The physical fears started booming into emotional fears, landing into my spiritual fears:

What if it never goes away? What if my husband doesn't think I'm sexy any more? What if that ruins our marriage? What if we drift apart? What if I am not a good wife anymore? Will that hurt me as a mother? What if I'm not a good mother?! What if I screw up my girl? What if she doesn't know God? What if I don't show her!?

See how damaging this can be? Yet, it's real. You know it and now I know it.

It's so easy for us to surrender perspective to the details in life, regardless of permanency or importance.  (Tweet that!)

Yes, perspective leaks like water in a spaghetti strainer. We need constant reminders of who we are, why we're here, and what is most important in life. (Tweet, tweet.)

This is why, when my photographer offered to touch up the line on my belly, I said no. It's not beautiful to me, in fact, it still bothers me a little. But it represents a tiny baby, growing at a rapid and miraculous rate, who represents the grace and blessings of God in my life. 

And that, to me, is beautiful.

(Am I alone in this? What do you feel is ugly yet representing beauty to you?)

Photos taken by Oopsy Daisy Photography. Book her. You won't regret it.

Tuesday, August 13, 2013

Oh Symphony, A Lullaby Album

There once was a guy and a girl. They fell in love and wrote music inspired by the loved ones around them. Then, after some long and sorrowful years, they welcomed their sweet Symphony into the world with a song and a dance.

Oh Symphony is an 11 track album written for both parents and babies. As musicians, we strived to create lullabies with quality musicianship, instruments, and lyrical content that would soothe your babies and your heart. This isn't your average lullaby album, if I do say so myself.

Wednesday, August 7, 2013

Dear World, Meet Baby Mo. She Will Change You.

We had a baby and as all parents find themselves saying, she's perfect. She was born June 27 via C-Section at 8pounds + 21inches after 20 hours of labor and 5 hours of pushing. Everything up until delivery was just as I had hoped and wished for. And while a C-Section wasn't in my game plan, and I didn't prepare Ty for it, the experience as a whole was beautiful and so right.

We had some scary moments, freaking hilarious moments, and emotional moments I can't wait to share with you next Thursday via video! But for now, feel free to gawk and melt at the #babyspam on Instagram.

Want to more gory details? Read Parts 1,  2 and 3 of Symphony's Birth Story.

Monday, August 5, 2013

Having Your Cake and Eating It Too

You've heard it said,"You can't have your cake and eat it too."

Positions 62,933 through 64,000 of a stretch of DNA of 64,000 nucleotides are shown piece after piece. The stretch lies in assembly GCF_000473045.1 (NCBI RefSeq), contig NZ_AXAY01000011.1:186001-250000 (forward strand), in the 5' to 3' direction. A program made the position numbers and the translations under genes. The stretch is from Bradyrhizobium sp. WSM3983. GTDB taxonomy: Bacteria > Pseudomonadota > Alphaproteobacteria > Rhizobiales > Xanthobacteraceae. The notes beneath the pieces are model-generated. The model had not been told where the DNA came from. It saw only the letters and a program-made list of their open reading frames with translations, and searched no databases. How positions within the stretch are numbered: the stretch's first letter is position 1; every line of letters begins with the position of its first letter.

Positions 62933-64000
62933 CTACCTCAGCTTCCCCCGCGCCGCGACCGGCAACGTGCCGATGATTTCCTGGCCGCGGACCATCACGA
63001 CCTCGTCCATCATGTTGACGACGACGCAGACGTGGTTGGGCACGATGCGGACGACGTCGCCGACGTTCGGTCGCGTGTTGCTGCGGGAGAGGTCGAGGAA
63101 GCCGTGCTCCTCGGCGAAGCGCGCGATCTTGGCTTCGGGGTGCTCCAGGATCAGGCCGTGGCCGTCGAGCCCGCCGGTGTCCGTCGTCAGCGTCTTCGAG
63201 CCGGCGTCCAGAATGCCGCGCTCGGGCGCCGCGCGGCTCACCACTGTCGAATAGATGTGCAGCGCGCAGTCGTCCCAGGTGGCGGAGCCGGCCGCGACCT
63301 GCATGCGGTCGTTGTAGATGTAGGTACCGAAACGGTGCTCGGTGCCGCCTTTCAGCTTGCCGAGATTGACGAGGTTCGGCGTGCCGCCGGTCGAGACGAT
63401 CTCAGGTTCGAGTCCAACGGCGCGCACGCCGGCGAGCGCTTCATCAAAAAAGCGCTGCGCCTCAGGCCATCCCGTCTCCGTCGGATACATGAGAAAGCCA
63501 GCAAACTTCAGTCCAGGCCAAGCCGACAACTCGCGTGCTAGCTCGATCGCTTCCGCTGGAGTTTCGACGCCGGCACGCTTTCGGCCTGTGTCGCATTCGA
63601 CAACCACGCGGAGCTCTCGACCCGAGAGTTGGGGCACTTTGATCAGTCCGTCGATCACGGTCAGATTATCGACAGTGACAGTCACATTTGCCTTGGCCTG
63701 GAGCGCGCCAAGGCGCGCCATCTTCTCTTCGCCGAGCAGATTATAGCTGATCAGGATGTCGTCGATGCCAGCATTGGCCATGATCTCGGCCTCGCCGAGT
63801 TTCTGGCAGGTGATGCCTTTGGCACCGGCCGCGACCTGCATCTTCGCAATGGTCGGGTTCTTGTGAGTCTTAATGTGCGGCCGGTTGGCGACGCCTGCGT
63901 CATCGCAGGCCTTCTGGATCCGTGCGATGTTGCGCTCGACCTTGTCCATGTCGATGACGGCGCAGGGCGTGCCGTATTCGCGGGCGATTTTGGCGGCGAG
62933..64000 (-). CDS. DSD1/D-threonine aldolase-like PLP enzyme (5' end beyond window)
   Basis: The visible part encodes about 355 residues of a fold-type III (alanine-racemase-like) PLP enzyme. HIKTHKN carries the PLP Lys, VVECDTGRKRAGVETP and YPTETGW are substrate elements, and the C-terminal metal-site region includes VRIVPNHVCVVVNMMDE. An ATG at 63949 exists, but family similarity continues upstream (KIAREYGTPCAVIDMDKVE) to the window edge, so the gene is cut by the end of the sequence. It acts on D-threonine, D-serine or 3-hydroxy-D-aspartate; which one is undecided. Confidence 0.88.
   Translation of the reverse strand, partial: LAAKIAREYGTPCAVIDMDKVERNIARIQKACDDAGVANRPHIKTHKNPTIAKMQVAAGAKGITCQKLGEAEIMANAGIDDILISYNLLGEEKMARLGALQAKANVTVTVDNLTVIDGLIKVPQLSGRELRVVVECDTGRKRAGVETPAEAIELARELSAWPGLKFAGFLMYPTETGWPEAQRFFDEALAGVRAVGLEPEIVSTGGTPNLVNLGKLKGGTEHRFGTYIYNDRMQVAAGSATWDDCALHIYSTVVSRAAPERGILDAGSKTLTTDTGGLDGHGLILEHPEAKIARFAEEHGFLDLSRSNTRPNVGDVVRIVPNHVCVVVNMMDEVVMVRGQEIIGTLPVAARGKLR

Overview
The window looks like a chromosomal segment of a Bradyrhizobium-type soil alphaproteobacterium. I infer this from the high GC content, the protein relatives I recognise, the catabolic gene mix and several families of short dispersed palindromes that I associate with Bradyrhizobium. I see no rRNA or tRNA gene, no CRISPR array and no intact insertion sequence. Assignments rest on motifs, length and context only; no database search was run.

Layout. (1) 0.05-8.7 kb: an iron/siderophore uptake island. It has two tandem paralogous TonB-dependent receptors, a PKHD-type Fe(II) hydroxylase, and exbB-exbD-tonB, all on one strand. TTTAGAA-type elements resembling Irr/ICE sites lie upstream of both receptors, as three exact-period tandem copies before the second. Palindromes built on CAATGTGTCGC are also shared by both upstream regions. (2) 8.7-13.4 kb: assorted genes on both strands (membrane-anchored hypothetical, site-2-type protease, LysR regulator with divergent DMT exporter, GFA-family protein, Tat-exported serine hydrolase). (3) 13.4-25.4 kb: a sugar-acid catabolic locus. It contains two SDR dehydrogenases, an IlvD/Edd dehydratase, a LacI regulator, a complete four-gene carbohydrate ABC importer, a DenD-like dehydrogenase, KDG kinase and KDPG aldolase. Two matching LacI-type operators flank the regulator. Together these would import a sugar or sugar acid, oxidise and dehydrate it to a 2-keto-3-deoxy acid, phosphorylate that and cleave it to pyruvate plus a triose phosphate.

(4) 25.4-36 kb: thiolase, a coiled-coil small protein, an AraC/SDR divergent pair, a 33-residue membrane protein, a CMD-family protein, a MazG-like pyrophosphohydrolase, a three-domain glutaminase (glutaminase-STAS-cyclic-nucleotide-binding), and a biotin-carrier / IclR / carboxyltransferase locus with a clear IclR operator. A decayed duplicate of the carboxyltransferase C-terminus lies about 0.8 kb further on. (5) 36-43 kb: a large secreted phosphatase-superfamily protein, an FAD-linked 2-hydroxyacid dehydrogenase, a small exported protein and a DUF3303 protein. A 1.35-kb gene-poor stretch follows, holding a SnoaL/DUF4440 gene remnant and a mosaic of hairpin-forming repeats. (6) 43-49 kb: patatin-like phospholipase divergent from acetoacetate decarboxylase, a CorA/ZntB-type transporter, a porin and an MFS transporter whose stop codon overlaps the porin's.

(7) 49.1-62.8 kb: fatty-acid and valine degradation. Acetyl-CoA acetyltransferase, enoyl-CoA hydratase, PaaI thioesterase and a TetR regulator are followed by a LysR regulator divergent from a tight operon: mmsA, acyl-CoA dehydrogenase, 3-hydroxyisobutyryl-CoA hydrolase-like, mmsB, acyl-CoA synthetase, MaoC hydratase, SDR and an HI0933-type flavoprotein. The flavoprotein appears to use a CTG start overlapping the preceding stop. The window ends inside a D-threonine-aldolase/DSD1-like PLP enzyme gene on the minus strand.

But really, who intentionally gets cake and then doesn't eat it. Even you crazy healthies out there who have crazy will power to abstain from such evils, wouldn't go through the trouble of serving it up it in the first place if you weren't going to eat it.  

If you work for cake, you're going to eat that sucker. Am I right? (And you're going to make it german chocolate or coffee cake. Just me? Ok.) 

In a world where dreams are becoming more and more of people's realities, there are a lot of nay-say-ers that have shuffled their way to the top of the soap box. They might inform you your writing isn't up to par or your space just doesn't flow. They might get into the nitty gritty of what they assume you're saying instead of actually listening and reflecting. 

Don't get me wrong, I'm all for cohesive and pretty blogs/books/lives and grammatically correct pieces, but life is a little messier than that. Some of us are a couple steps behind and we need to be allowed the space to walk at our own pace. We need to be allowed the grace to figure our purpose, our calling, in the ever changing seasons of life. (Click to tweet that!)

That's what this blog has become. In a time of shifting roles and responsibilities, likes and dislikes, passions and questions, I want to be able to stand up and say, "Hey, the only thing all these little sectors have in common is me! And that's okay!"

These past two months have been a beautiful whirlwind of figuring out that yes, my life is shaping up to be a seemingly mismatched patchwork quilt, but it's oh so beautiful. 

  • Design, by myself, my husband, and Dunkin Donut Coffee
  • Topic Organization, most everything I write here will be on one (or a blend) of the sidebar topics (motherhood, worship, faith, next generation)
  • About & New Reader pages, some new fun and updated facts
  • One Half Worship Coaching, a virtual mentoring program with women in (or who want to be in) worship
  • The Free Box (coming next week), filled with downloads, music, printables, worksheets and the like. 

Original photo via
^^^Opinions, two-cents, questions and ramblings are welcome. And go above. Go ahead. Try it.